East End Hospice, A Reflection


My mom was just 69 when she passed away. She’d spent the previous few years suffering from a rare form of Parkinson’s known as Multiple Systems Atrophy. We thought we were going to lose her early on when she stopped breathing and her nails turned blue one day at home and she was raced to the ER in Southampton from her house in the Northwest Woods of East Hampton. However, a tracheotomy helped her breath again and she rebounded enough that she was able to have some quality of life for a couple more years. By the time she passed she had, for better or worse, been in a nursing home for two years, but this was long enough to see her grandson grow up a bit more and to meet the man I eventually married (and to know that was probably going to happen). She got to make her peace with many, and I was lucky enough to have that time to tell her everything I wanted to—at least given the circumstances.

One day in late March I was visiting her after not having seen her for a couple of weeks, as I’d had bronchitis. While I was helping her into her bed, she whispered in my ear, “there’s something bad inside of me, something’s wrong and it hurts”—she wasn’t making sense, was very agitated and uncomfortable, and got angry at me for no real reason as I was leaving her room to get a nurse. The nurses came and found out she had 104 fever. Back in the ambulance to Southampton Hospital.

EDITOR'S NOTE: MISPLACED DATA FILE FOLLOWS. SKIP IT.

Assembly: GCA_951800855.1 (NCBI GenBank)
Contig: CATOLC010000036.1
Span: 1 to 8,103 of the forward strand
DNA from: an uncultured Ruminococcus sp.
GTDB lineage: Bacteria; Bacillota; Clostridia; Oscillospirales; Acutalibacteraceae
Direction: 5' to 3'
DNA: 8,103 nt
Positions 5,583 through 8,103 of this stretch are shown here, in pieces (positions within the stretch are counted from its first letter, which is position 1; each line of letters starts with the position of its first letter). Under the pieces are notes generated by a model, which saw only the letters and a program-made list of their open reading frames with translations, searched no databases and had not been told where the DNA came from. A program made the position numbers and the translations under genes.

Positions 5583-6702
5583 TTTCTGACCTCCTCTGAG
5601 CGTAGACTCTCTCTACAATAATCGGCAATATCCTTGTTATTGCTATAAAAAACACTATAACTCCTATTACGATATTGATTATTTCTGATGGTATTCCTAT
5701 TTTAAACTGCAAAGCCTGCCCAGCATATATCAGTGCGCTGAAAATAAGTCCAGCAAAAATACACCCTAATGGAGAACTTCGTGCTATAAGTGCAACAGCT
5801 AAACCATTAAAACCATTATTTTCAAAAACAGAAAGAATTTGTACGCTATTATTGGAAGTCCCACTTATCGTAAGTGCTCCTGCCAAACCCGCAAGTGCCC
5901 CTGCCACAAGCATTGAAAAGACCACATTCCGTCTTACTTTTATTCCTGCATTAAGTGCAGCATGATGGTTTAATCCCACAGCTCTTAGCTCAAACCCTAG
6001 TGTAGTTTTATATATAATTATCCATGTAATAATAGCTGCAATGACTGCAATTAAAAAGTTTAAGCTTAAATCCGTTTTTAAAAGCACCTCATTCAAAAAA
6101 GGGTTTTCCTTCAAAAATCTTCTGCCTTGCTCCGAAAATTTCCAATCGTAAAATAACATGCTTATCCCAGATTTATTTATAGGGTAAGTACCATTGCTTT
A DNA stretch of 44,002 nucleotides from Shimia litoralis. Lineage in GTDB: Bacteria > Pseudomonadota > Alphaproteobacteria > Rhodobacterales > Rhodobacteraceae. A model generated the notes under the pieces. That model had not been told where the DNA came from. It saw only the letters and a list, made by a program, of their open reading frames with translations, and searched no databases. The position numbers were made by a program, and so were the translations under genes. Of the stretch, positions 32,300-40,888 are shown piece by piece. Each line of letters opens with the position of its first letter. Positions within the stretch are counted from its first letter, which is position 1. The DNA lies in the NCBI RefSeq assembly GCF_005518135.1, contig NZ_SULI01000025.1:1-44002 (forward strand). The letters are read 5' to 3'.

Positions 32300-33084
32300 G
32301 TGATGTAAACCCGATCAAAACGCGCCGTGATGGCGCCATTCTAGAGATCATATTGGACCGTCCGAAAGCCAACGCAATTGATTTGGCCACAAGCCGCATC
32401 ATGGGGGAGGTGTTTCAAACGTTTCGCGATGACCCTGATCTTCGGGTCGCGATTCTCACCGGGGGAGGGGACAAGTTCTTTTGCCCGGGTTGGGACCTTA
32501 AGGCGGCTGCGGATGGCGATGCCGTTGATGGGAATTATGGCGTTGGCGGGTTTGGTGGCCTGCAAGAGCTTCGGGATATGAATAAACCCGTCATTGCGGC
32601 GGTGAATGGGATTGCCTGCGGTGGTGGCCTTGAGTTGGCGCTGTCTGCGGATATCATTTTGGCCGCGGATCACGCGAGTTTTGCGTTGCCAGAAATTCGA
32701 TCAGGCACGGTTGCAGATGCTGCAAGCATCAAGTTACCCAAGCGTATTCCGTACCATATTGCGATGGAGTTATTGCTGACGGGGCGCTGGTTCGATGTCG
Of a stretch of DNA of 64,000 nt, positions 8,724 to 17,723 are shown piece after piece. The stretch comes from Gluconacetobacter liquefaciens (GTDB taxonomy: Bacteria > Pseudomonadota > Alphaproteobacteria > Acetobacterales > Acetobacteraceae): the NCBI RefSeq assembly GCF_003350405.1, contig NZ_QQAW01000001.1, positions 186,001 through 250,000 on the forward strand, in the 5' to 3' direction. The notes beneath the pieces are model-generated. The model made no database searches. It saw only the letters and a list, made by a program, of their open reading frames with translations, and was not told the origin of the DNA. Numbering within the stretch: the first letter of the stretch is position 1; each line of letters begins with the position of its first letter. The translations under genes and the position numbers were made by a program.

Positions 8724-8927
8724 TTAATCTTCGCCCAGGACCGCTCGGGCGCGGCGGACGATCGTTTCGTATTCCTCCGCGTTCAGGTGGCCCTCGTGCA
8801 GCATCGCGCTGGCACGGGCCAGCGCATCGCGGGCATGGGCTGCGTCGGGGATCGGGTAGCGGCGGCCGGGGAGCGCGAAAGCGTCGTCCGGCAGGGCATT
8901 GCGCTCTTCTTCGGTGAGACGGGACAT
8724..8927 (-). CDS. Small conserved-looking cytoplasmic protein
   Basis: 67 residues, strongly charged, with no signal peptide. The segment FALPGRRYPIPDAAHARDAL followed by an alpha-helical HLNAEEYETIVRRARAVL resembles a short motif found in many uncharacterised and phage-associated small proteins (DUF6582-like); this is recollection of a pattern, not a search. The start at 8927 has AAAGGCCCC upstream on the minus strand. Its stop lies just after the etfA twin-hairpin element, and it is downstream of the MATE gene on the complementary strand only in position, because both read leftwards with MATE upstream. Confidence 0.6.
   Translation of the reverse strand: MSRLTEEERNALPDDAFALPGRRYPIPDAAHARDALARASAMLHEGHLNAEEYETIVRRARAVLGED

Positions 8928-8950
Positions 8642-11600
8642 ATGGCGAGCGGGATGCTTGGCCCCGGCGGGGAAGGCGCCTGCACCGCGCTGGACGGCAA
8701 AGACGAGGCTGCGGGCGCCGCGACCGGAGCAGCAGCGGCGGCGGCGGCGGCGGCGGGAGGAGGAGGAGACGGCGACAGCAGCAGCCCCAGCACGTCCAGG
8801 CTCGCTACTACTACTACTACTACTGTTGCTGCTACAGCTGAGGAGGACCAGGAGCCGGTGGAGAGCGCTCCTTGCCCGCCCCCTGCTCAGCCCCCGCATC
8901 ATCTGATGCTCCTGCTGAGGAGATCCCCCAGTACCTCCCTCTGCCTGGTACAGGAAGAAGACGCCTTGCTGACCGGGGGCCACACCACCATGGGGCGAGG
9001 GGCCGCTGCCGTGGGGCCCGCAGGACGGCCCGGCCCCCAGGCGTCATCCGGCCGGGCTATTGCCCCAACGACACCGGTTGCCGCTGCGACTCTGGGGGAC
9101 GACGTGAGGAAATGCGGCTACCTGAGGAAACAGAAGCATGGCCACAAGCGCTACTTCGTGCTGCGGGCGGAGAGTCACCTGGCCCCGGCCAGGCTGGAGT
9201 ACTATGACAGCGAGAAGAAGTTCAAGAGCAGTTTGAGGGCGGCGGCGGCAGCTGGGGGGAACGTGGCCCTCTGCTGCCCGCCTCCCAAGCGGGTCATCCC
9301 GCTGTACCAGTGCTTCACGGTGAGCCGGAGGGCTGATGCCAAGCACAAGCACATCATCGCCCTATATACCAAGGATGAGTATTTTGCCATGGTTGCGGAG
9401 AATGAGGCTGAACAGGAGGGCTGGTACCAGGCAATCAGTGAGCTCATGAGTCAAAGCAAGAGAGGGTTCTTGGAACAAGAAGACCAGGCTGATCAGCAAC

The next couple of weeks were a blur of her in the hospital, lungs full of fluid, severe pneumonia and her doctor fighting to try and get her to where she could breath without assistance and maybe have a chance get over the infection. One day I was having a very upsetting conversation with him about all they had done to help her so far.  Confused and upset, I finally said, “Well, should I be calling hospice or something?”

He sighed and said, “Oh, thank God you finally said that. YES. I don’t know how much longer she has, but you should call hospice. I’ll call them for you and have them come into the hospital.”

I said, “No, I promised my mother she wouldn’t die in the hospital or the nursing home but in MY home—I need to arrange to bring her home.”